I thank my right hon. Friend for his reply. Will he direct his attention to specific national collections such as the Victoria and Albert and the British museums, both of which have large quantities of material in their basements that are seldom seen by the public? Will he persuade them to part with them, or loan them, to provincial museums and galleries? If security and insurance is a problem, perhaps central Government funding should be directed to that area of expenditure rather than to acquiring further materials and pictures that will be seldom seen by the public?
I agree with my hon. Friend that some of our national museums and galleries have a substantial proportion of their treasures in storage—not necessarily locked away—although it should be acknowledged that they rotate the objects of art that they display quite regularly. I believe that it is right to stress the need to encourage further loans of these objects of art to various parts of the country. It is with that in mind that the Government's indemnity scheme does a great deal to facilitate loans to be made to local museums, for example. It is to encourage this prospect that the Museums and Galleries Commission has now established the unit to which I have referred, which is designed to encourage exhibitions throughout the country.
I welcome what the Minister has said, but will he go a little further and undertake positively to make funds available to assist with the project that is designed to ensure that some of the basement articles are displayed throughout the country? There are many items in London that would be received with rapture in other parts of the country. Will he go further than he has gone so far?
The commission has earmarked a modest sum especially for the purpose of encouraging that to happen and to link those who want to exhibit objects of art from our national museums and galleries. The right hon. Gentleman should not underestimate that which can be achieved through the Government's indemnity scheme. I am sure he knows that the expense of taking out commercial loans means that the cost of the premium is prohibitive. In my view, the Government's indemnity scheme plays the most prominent part.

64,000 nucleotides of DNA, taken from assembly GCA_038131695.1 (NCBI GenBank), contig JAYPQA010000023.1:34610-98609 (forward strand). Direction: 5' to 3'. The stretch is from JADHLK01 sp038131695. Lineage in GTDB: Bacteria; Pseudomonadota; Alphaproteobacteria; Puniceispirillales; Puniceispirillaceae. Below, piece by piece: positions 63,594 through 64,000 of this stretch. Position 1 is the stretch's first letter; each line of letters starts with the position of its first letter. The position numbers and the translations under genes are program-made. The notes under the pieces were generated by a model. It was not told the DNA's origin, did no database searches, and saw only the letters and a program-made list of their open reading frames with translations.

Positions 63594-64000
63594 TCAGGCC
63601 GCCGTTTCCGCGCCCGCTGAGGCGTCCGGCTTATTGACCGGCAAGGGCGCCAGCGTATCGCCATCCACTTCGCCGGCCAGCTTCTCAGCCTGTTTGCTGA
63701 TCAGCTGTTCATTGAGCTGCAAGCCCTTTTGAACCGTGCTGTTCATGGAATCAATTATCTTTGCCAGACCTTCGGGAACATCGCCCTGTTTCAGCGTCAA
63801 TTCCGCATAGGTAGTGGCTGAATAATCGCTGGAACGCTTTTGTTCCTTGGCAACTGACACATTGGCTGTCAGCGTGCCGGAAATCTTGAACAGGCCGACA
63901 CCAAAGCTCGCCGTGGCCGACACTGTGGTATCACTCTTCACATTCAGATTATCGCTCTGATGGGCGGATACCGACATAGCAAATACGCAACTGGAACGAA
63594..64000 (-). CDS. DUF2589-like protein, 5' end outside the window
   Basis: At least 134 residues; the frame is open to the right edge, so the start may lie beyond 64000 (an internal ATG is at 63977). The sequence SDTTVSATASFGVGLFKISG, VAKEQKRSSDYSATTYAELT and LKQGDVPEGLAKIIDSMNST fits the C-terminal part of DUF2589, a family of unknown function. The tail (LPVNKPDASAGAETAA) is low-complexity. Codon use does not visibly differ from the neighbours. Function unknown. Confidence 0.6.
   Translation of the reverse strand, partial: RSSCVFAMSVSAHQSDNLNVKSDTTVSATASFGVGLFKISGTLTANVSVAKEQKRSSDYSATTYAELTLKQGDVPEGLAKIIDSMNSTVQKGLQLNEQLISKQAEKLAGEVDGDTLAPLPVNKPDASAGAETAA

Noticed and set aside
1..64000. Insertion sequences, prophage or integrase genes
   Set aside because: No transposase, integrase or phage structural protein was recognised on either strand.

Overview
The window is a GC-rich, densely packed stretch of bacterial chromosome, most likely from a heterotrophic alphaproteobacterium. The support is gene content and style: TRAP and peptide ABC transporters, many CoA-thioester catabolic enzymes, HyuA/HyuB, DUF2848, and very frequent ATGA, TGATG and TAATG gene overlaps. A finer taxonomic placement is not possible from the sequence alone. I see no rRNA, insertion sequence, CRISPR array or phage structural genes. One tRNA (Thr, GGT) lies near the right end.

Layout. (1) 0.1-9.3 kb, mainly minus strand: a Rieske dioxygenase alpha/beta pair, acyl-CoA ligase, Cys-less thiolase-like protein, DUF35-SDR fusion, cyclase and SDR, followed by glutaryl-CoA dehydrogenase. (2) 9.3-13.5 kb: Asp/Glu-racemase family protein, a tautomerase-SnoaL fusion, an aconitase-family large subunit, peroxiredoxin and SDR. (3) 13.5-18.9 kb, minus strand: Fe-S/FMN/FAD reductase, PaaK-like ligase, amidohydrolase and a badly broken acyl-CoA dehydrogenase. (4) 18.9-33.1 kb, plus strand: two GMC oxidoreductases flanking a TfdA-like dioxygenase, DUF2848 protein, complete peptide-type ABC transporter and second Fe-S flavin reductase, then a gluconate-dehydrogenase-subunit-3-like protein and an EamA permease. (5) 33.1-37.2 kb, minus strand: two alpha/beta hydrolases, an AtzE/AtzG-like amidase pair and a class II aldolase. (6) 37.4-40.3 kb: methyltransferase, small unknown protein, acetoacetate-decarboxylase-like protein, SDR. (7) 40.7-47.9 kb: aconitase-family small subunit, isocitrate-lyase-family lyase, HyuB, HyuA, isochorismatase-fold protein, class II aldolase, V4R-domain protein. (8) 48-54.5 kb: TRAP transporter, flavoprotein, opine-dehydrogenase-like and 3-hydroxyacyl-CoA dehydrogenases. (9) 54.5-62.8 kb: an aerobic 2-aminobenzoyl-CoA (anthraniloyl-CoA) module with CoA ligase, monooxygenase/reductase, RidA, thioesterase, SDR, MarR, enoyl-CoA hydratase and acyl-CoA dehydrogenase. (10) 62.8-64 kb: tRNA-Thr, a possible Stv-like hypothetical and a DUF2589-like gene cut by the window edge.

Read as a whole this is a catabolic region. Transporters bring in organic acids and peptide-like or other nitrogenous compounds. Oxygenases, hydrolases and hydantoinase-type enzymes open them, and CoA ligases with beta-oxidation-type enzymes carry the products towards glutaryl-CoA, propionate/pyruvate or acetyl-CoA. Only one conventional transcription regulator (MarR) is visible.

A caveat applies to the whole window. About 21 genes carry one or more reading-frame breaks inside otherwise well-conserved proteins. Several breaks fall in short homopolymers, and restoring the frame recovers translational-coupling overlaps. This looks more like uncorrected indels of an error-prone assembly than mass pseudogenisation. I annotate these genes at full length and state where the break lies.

Will the Minister encourage the national museums to publish an inventory of what they have in their basements? Such an inventory could be sent to local and provincial galleries. Perhaps the Minister could ask national museums to give advice to the provincial museums in respect of storing and exhibitions.
I shall certainly inquire whether it is possible for the national museums and galleries to provide an inventory. With the gradual introduction of computer services in those museums and galleries it may be possible to do that. I shall certainly let the hon. Gentleman know the results of my inquiries.
Surely, if the Minister chose, he could give much more determined support for this policy. Does he accept that people in the regions have a right to see, and want to see, the riches of our national collections? Will he consider initiating a national policy to bring together the Musuems Commission, the Arts Council, area museum councils and regional arts associations, which could be funded to co-operate to open the national collections to the whole of the country?
May I first congratulate the hon. Gentleman on becoming Opposition spokesman for the arts. I hope that he finds the position as interesting as I do on this side of the Box. I think that we shall look forward, with interest, to discovering Labour party policy on the arts. I am very glad that he supports the general thrust of the discussion on the question of loans to galleries all over the country. It is for the Museum and Galleries Commission to co-ordinate the task nationally, and I shall do whatever I can to support it. The commission is the right body to put forward a national policy, and that is precisely what has been achieved with this new unit.